Panel examines new era of liberty
Last year's terrorist attacks have pushed the issue of civil liberties to the forefront of American society. The question of whether civil liberties should be sacrificed in order to protect the safety of America presents a fine line for the government to toe in this new and changing world.
Last Monday's panel discussion, "Civil Liberties in a New America," tackled some of these constitutional issues. The panel was organized by First Monday, a nation-wide annual campus-based program of the Alliance for Justice, which focuses on issues of social justice and encourages students to become active for social change in their college communities.
The majority of the panelists felt that the government was abusing civil liberties. Daniel Levine, the Thomas Brackett Reed Professor of History, began the discussion by emphasizing that "civil liberty is not a fringe issue. Civil liberties are mainstream."
He provided historical perspective about the importance of protecting civil liberties in order to prevent two types of tyrannies: the tyranny of the majority and the tyranny of fervor, in which "dissent is dangerous." He alluded to racially divided times in the country's history when speaking out could endanger one's life.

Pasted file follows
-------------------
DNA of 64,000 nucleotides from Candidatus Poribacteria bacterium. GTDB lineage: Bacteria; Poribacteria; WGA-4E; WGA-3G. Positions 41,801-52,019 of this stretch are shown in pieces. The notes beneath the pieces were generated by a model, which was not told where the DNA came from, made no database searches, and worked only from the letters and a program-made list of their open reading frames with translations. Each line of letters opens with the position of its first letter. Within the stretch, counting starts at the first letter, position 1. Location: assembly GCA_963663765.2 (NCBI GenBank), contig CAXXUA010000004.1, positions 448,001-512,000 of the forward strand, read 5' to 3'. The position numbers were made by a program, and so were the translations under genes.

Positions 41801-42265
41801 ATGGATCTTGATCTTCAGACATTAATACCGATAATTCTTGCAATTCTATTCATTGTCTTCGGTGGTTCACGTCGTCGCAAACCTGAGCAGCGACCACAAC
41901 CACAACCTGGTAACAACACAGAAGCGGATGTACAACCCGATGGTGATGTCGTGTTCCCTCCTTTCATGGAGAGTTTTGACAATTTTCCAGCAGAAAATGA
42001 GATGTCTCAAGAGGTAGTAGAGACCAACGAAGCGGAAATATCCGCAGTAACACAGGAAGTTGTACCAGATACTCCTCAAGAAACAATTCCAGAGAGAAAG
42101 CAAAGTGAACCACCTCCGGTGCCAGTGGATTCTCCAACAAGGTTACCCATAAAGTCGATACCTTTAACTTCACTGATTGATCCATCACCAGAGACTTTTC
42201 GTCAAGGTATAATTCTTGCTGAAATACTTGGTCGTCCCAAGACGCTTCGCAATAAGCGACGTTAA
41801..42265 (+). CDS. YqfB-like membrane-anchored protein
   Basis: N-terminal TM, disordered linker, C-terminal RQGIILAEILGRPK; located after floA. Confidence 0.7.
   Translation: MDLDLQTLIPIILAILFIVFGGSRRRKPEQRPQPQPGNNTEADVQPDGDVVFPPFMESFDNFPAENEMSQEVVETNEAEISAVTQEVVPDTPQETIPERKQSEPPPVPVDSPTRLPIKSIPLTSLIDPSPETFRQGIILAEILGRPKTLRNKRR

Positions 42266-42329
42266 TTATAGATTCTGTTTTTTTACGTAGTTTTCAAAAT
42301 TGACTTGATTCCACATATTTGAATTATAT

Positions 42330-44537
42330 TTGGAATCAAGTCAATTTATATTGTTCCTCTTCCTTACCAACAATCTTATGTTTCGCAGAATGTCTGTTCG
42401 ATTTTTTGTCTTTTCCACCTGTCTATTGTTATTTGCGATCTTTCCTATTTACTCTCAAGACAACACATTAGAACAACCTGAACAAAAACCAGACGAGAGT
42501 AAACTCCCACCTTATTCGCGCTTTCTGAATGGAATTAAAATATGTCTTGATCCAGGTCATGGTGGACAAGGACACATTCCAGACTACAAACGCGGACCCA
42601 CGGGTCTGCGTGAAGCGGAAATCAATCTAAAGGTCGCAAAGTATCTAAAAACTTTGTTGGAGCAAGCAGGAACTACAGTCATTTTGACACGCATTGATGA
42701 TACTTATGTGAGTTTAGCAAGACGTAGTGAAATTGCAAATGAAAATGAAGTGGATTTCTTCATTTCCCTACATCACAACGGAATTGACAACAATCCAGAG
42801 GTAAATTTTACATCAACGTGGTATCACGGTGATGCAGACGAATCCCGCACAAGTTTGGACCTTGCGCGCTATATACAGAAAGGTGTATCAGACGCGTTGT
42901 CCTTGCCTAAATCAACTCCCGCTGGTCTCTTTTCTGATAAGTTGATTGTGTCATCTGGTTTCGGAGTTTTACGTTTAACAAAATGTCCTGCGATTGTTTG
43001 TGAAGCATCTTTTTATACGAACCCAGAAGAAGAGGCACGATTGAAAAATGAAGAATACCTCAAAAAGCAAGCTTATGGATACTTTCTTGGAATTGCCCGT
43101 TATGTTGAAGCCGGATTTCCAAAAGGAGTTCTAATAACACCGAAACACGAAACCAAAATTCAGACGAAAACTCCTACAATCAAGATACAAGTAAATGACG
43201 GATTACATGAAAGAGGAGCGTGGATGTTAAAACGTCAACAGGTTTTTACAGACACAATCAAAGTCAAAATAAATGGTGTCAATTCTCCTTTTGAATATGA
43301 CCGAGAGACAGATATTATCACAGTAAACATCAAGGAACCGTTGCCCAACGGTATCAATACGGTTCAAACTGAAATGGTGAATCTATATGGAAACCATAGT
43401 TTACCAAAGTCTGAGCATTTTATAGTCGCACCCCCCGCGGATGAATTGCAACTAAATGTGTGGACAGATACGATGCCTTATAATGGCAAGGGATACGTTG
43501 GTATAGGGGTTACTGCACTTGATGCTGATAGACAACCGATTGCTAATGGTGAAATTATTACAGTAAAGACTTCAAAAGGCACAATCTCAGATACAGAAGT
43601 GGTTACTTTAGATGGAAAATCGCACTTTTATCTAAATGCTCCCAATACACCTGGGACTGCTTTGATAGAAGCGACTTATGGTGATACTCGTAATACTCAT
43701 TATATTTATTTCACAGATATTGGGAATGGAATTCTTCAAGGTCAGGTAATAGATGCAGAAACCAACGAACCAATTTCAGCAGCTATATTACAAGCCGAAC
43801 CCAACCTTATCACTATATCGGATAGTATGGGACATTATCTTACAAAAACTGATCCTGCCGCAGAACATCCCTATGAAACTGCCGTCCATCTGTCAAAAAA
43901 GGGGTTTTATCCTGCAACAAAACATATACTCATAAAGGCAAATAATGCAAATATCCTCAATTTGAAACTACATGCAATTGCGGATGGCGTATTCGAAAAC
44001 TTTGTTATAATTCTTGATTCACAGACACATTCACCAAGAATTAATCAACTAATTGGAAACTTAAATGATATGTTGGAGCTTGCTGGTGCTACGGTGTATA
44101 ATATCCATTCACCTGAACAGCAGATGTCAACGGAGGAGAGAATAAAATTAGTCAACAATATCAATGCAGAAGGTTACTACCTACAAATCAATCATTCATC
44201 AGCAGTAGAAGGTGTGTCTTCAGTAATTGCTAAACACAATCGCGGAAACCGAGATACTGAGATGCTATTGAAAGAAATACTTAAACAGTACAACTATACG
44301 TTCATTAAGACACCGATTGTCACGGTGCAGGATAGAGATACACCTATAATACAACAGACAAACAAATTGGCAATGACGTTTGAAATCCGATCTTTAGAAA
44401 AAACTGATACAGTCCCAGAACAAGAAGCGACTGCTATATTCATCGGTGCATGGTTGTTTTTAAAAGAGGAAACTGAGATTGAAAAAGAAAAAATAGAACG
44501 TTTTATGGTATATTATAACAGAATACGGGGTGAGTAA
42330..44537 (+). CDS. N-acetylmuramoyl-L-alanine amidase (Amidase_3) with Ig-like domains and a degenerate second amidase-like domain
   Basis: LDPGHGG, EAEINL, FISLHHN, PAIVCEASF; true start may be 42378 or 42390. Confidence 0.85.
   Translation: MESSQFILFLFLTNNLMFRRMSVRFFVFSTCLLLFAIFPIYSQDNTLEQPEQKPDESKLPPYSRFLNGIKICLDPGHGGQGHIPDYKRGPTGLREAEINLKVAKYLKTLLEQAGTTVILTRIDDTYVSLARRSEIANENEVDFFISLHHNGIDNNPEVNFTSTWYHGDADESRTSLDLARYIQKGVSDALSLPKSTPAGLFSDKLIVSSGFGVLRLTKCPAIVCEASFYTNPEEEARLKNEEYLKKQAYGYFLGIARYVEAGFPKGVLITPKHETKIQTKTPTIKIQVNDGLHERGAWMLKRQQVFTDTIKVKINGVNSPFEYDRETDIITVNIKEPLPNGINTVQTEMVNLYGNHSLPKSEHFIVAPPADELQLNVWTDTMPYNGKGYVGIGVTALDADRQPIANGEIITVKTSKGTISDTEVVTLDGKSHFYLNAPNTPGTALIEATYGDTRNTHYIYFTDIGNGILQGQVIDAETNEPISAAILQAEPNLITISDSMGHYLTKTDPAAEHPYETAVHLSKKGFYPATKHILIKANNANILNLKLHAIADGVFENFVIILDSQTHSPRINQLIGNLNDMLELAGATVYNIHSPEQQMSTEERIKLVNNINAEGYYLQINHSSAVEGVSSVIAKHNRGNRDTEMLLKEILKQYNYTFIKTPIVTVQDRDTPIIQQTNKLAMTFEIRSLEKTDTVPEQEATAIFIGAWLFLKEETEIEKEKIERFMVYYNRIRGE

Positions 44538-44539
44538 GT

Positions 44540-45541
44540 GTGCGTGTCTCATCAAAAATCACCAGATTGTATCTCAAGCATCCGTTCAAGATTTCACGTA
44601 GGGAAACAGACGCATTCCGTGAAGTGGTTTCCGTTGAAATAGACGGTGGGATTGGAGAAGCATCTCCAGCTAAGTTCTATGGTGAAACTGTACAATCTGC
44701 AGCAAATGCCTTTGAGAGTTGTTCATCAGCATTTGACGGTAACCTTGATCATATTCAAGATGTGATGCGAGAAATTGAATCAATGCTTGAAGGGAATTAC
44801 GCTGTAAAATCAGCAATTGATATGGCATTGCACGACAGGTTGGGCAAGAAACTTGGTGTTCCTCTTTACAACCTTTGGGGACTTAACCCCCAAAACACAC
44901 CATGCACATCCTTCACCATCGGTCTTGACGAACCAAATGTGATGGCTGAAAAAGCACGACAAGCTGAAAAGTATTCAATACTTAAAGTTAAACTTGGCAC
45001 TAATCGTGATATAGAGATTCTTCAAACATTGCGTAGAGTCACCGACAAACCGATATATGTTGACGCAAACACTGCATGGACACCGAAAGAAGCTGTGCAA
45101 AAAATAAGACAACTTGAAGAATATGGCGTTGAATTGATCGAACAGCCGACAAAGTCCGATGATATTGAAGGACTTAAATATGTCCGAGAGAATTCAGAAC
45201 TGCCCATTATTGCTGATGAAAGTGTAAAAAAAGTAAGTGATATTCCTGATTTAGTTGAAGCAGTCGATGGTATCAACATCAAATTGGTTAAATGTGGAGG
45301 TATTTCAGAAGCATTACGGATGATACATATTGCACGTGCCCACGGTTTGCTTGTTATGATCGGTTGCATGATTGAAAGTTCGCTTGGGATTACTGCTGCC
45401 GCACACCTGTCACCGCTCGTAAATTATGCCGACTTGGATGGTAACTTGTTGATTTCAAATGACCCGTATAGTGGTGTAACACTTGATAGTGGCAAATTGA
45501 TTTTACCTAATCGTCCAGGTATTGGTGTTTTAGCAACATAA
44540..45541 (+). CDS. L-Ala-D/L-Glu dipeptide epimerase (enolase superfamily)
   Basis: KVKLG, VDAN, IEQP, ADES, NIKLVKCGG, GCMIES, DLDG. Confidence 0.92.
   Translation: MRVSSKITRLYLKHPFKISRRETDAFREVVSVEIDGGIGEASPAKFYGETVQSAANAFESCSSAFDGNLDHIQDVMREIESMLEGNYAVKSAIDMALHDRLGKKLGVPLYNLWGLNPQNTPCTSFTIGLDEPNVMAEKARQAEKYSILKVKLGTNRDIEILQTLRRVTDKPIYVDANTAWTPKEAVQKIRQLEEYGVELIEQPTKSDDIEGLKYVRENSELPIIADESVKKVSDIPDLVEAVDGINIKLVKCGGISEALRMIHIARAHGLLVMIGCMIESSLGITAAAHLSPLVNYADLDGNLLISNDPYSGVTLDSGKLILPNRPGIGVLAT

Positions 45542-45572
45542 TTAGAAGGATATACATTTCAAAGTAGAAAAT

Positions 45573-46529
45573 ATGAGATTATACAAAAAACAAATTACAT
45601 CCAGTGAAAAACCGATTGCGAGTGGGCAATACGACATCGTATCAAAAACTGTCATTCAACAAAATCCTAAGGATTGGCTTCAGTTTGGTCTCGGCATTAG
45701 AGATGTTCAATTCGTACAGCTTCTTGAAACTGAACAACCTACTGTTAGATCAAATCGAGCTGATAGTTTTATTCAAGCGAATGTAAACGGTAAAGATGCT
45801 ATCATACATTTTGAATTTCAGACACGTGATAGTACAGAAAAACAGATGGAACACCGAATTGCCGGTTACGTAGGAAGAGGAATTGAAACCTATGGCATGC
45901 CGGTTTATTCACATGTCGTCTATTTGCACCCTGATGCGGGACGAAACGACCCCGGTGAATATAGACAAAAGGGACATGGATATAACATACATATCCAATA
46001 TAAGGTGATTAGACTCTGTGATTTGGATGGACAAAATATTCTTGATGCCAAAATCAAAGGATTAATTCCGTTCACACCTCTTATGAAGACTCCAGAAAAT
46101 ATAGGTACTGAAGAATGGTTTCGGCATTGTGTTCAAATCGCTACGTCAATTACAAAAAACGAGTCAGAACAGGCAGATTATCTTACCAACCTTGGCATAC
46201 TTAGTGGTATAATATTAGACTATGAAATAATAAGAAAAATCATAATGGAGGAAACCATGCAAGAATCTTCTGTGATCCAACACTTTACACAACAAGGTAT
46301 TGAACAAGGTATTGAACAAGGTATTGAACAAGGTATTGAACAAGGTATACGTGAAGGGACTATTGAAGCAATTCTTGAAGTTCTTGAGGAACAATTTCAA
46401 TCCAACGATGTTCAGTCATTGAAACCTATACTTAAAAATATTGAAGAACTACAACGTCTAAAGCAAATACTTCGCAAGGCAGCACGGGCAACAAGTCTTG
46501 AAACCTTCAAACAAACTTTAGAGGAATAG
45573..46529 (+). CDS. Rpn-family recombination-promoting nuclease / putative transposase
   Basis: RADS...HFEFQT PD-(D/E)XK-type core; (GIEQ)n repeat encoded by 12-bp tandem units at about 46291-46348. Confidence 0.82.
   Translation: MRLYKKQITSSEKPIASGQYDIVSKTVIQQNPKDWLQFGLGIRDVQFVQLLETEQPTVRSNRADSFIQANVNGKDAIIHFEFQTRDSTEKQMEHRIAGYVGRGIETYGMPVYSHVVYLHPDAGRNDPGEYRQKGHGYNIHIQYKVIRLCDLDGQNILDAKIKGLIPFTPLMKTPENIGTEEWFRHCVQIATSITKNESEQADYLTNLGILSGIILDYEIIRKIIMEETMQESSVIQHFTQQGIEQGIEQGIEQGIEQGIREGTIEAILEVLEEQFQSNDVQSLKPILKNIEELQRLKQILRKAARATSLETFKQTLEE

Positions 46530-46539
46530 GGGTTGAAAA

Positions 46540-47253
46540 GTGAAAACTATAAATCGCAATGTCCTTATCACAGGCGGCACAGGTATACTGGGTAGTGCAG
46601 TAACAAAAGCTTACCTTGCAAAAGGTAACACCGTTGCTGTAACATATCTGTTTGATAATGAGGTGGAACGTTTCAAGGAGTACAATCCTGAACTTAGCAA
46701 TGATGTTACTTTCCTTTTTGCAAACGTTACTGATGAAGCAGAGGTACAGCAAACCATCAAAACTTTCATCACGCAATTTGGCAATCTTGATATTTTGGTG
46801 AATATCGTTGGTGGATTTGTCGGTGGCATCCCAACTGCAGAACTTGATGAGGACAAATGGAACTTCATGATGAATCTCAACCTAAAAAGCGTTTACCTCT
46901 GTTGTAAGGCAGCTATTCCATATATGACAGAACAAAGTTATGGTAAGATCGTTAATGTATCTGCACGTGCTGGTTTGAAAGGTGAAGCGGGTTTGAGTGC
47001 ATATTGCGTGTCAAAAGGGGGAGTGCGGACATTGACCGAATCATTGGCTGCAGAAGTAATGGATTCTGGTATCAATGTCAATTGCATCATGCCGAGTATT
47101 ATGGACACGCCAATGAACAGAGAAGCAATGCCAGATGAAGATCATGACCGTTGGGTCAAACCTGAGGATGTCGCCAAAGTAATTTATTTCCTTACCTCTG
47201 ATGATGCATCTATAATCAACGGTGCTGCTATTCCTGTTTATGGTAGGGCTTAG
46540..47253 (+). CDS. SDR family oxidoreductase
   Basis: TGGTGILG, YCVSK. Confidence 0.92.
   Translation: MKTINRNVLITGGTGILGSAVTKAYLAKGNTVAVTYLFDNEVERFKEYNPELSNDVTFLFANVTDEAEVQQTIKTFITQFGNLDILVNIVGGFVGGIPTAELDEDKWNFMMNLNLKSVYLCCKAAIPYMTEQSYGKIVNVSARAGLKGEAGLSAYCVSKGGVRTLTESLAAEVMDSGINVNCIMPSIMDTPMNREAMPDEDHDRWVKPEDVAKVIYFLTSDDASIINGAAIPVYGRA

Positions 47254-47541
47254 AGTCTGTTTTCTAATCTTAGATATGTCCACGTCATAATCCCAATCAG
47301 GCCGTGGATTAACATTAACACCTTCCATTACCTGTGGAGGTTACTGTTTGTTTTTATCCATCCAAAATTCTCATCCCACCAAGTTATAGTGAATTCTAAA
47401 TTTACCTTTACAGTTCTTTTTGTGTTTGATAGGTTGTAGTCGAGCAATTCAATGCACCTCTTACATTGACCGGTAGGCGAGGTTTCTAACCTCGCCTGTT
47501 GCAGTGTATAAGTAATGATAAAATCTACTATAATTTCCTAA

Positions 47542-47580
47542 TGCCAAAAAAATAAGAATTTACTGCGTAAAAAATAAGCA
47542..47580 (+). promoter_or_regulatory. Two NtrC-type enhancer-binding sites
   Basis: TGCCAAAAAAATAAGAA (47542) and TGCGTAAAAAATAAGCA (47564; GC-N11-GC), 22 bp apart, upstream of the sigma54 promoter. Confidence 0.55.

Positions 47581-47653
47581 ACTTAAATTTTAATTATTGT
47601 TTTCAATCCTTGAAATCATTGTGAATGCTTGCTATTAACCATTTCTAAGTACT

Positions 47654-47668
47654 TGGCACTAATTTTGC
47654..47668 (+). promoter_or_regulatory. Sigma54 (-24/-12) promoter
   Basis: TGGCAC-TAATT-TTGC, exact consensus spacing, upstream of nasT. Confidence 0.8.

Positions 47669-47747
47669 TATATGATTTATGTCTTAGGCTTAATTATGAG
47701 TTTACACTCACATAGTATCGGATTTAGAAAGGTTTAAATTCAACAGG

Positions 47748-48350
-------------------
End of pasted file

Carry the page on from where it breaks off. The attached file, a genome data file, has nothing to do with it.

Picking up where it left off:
"The surest way of tyranny," he said, "is suppressing opinion. Freedom of expression must be protected; the alternative is ever widening suppression and ever increasing tyranny Civil liberties prevent tyranny-it's the only basis for democratic government."
Associate Director of the Maine Civil Liberties Union Dorcas Gilpatrick, who also spoke at Bowdoin on the 9/11 anniversary, addressed the problems arising from the war on terrorism, including the government's detainment of individuals without formally charging them. She claimed the Bush administration was showing "contempt for the rule of law" by holding over one thousand detainees of Middle Eastern descent without filing any charges against them.
In addition to the current political issues addressed in the panel discussion, the participants encouraged students to get involved in causes that they believe in. As Ramsay Fifield, a prison rights advocate, said, "Find that thing that is deeply wrong and set out to right it."
Panelist Eli Pariser, a recent college graduate and founder of the 9-11peace.org website, was an example of activists the participants wanted to see more of on campuses. Over the past year, his website has garnered the support of over half a million people worldwide in an effort for peace. Pariser read a moving email he recently received from a group of students in Belgrade. The students' email related their experience of the war in Bosnia and the killing of innocent civilians to the potential war in Iraq.
Yet the overall theme to the discussion remained the need to protect against civil liberties violations occurring in America due to the war on terrorism. Fifield reminded students, "the first line of defense is you. If you don't use them [your civil liberties], you lose them."
Jerry Edwards '04 ended the discussion with a comment to the panel that questioned the government's attitude toward civil liberties violations in the name of combating terrorism. He referred to the phrase, "United We Stand" that has been formed as a public response to the 9/11 attacks. He rhetorically asked, "What does that mean? We're for our country, but is our country for us? What you're all talking about this is important stuff."